Can someone explain how to hook up this baseboard?


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Old 11-15-03, 12:19 PM
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Can someone explain how to hook up this baseboard?

Hi-

I know I shouldn't be messing with this but I need to. I have an old house that has electric baseboard heat. The system in my living room broke. I replaced it with a new one. THere is one with a thermostat one it. And this unit controls another one in the corner of the room? Here's the confusing part?

I mean it should just be hooking up simple right, wrong, at least for my novice eyes...

On the new heater there are two hookups. Each with a black and a red wire off of them. This sits behind the switch itself...

Coming out of the wall are my wires? One RED, one BLACK and one WHITE, and the copper ground wire...

HOW THE heck do I hook this up? I ran the red one to the red one on the unit and the black to the black one on the unit.

I then ran the thin copper one to the baseboard itself, for grounding? WHere the heck does the white one go?

Can anyone explain how to hook this heater up? What is the white wire for out of the wall? NEUTRAL? Where does that one go? At least on the switch? I only have two wires on each switch? Not three?

If I can't figure this out, gotta call an electritian and look like a morron!!! As if I don't already....LOL

Thanks
Spankey
 
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Old 11-15-03, 12:33 PM
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The white wire is a neutral. A true 220 volt circuit does not require a neutral, as the current from each of the hot legs is equal.

A neutral is used fpr wome 220 devices when they contain a part that runs on 110. This might be a motor for an electric dryer, or a light for an electric oven. In the case of a baseboard heater, there are some units that have an integrated 110 VAC outlet. The outlet is fed using one of the hot legs, the neutral and of course the ground.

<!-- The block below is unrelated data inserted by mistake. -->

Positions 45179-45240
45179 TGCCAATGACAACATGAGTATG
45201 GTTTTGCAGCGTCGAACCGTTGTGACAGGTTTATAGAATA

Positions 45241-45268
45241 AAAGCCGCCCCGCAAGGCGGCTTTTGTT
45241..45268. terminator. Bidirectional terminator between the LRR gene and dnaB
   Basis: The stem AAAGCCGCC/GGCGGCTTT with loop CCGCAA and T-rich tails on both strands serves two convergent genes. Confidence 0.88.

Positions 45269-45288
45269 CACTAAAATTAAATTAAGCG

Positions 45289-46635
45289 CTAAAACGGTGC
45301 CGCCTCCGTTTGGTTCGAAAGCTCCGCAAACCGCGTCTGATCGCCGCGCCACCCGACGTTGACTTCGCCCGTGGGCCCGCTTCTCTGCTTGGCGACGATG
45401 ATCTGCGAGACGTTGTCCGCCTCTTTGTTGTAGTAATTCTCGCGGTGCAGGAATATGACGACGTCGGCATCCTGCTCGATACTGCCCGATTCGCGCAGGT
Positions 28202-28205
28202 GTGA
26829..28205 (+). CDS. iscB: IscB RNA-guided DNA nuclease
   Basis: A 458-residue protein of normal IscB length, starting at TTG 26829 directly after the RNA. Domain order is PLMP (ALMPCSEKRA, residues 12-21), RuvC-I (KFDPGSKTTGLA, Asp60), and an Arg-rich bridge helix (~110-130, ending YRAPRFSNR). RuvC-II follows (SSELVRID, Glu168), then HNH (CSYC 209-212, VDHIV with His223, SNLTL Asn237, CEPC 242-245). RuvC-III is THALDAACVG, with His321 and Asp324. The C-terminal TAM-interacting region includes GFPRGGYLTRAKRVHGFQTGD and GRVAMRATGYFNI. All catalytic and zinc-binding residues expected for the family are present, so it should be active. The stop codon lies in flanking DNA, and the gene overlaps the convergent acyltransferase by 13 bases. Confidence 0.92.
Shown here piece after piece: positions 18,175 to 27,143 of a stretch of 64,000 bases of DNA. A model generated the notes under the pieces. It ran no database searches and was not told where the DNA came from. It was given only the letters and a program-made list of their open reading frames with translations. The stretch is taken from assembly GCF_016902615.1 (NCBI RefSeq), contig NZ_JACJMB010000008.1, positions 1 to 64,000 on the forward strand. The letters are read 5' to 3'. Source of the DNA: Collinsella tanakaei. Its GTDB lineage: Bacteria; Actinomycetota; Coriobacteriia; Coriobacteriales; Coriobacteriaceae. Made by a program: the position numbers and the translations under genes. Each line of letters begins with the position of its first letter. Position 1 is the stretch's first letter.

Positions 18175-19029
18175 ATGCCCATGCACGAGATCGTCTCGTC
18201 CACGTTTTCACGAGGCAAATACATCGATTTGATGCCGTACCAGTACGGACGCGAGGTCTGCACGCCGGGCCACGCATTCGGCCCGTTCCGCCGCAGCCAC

In your case your baseboard heater has no need for a neutral. You need to use a wire nut and cap the neutral off. Note that if this unit is in the middle of a run then you need to connect the two white neutrals together.
 
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Old 11-15-03, 12:35 PM
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Thanks BOB

Super fast reply at that. WOW.... I need to look into this deeper...


Spankey
 
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Old 11-15-03, 02:02 PM
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To clarify the statement from racraft - " In the case of a baseboard heater, there are some units that have an integrated 110 VAC outlet. The outlet is fed using one of the hot legs, the neutral and of course the ground. "
It is not permitted to connect integrated receptacle on a baseboard heater to the heater circuit. See NEC 210.52, 2nd paragraph.
 
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Old 11-15-03, 02:08 PM
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I suppose that I should have said that there used to units with an integrated outlet...
 
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Old 11-15-03, 02:29 PM
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Thanks again

Well I found instructions online here http://www.shopfnc.com/2500wiring.pdf .... This is my exact heater... These instuctions were MUCH better than the one that came with the heater. Although, I am NO electritian, I can NOT knock thier instructions...... To them I am sure its totally clear!!!

The only strange thing is there are ONLY three wires coming out of my wall to the main heater? And somehow after hooking up the new heater CORRECTLY, they both power on now together? Shouldn't there be another set of wires running from the controling heater to the corner one? Strange? But they both work together now....


Thanks again for your speedy replies... I appreciate your insight and help so quickly.....

Spankey
 
 

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